Within days, the US Department of Justice traced the hackers and recovered 85% of the ransom.
Does bitcoin sound like a “criminal’s paradise” to you?
- Here’s the anonymous money bad guys DO favor…
Cold. Hard. Cash.
The UN estimates roughly $2 trillion worth of government-issued paper currency is used for illicit activity each year.
Drug dealers and terrorists know anything “electronic” like bitcoin and bank wires can be traced. Briefcases full of $100 bills? That’s a different story.
Katie Haun is on record saying, “The thing you have to step back and realize is that 99.9% of money-laundering crimes with fiat [physical cash] today succeed.”
That’s why physical cash is BY FAR the payment method of choice for bad guys.
Top blockchain audit firm Chainalysis found illicit transaction volume on crypto rails hit $20 billion last year.
That might seem like a lot. But it represents just 0.24% of crypto transactions.
To put it into perspective, cash facilitates roughly 100X more illicit activity than crypto.
Does that mean we should ban cash?
Here’s an interesting question to ask yourself: If physical cash were a “new technology,” would the government allow it?
An anonymous… untraceable… widely accepted form of money that any lowlife can get their hands on?
Elizabeth Warren would chain herself to the gates of Congress to make sure no American could access such a dangerous weapon.
- Criminals are always the first adaptors of new technologies…
A century ago, bank robbers bought automobiles and Thompson submachine guns to outmaneuver the law.
Remember pagers and beepers? They became a favorite tool for drug dealers in the 1980s, helping them communicate with each other using secret codes to evade police. At one point, the DEA estimated 90% of drug lords used pagers!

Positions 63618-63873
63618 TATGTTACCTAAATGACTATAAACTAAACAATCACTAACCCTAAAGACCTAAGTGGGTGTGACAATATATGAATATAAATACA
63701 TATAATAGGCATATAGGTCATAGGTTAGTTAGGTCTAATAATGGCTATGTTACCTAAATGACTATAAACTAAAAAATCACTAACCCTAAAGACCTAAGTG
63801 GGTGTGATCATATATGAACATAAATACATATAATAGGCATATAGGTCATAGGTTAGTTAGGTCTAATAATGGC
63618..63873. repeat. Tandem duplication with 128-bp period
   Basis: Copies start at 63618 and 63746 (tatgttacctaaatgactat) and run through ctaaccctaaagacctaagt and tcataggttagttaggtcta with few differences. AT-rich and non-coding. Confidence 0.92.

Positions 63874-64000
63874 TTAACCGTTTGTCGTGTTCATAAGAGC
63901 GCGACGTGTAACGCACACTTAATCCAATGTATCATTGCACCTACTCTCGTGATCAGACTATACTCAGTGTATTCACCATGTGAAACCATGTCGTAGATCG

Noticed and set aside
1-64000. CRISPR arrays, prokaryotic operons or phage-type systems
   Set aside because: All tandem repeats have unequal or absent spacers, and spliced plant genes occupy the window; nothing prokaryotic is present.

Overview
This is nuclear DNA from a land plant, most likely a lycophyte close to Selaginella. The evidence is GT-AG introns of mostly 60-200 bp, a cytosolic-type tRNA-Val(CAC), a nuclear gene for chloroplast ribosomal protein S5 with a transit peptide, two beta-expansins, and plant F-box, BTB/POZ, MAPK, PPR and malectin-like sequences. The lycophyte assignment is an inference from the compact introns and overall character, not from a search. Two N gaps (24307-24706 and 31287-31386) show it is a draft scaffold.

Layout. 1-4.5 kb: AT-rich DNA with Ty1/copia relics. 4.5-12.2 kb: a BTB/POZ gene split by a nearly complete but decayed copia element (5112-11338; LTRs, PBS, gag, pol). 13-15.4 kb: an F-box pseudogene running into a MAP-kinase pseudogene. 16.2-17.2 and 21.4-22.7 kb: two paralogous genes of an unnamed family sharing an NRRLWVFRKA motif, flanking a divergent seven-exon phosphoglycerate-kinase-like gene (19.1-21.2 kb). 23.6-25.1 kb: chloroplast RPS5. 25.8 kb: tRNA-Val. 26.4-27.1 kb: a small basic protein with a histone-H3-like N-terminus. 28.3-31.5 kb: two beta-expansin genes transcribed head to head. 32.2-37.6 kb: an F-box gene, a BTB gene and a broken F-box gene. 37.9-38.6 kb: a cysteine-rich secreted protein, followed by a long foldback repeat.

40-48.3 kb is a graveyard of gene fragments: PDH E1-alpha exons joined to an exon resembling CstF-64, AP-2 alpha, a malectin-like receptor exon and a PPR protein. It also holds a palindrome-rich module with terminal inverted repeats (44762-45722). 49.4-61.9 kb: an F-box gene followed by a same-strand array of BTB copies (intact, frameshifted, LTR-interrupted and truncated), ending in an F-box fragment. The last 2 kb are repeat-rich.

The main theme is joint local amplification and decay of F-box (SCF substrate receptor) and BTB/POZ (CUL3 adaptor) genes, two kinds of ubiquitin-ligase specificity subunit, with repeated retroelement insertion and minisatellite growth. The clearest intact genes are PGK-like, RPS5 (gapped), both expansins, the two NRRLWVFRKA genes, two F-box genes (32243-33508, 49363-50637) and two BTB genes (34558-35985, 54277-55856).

More recently, criminals have used drones to drop drugs and weapons into prisons.
Like all new technologies, criminals found ways to exploit crypto. But as I showed you, it’s far from a haven for felons.
- So why is Elizabeth Warren on a crypto crusade?
Warren is a staunch critic of Wall Street bankers.
As much as she dislikes banks, as a member of the US Senate Committee on Banking, Housing, and Urban Affairs… she has them under her thumb. And she doesn’t want to give up that power.
Crypto, which is fueling a new financial system, threatens her reign as a banking overlord.
Luckily, Warren can’t pass a bill to save her life. In her decade as a senator, she’s introduced 315 bills. Only one was enacted into law.
- Now is a great time to buy crypto...
Crypto hit the headlines for all the wrong reasons last year. After crypto exchange FTX collapsed, many thought the industry was dead forever.
But prices tell us a different story.
One of my top cryptos to own, Ethereum (ETH), bottomed eight months ago and jumped 40% since the start of 2023.
I’m a buyer here. I think it will outperform the S&P 500 and the vast majority of stocks this year.
Chief Analyst, RiskHedge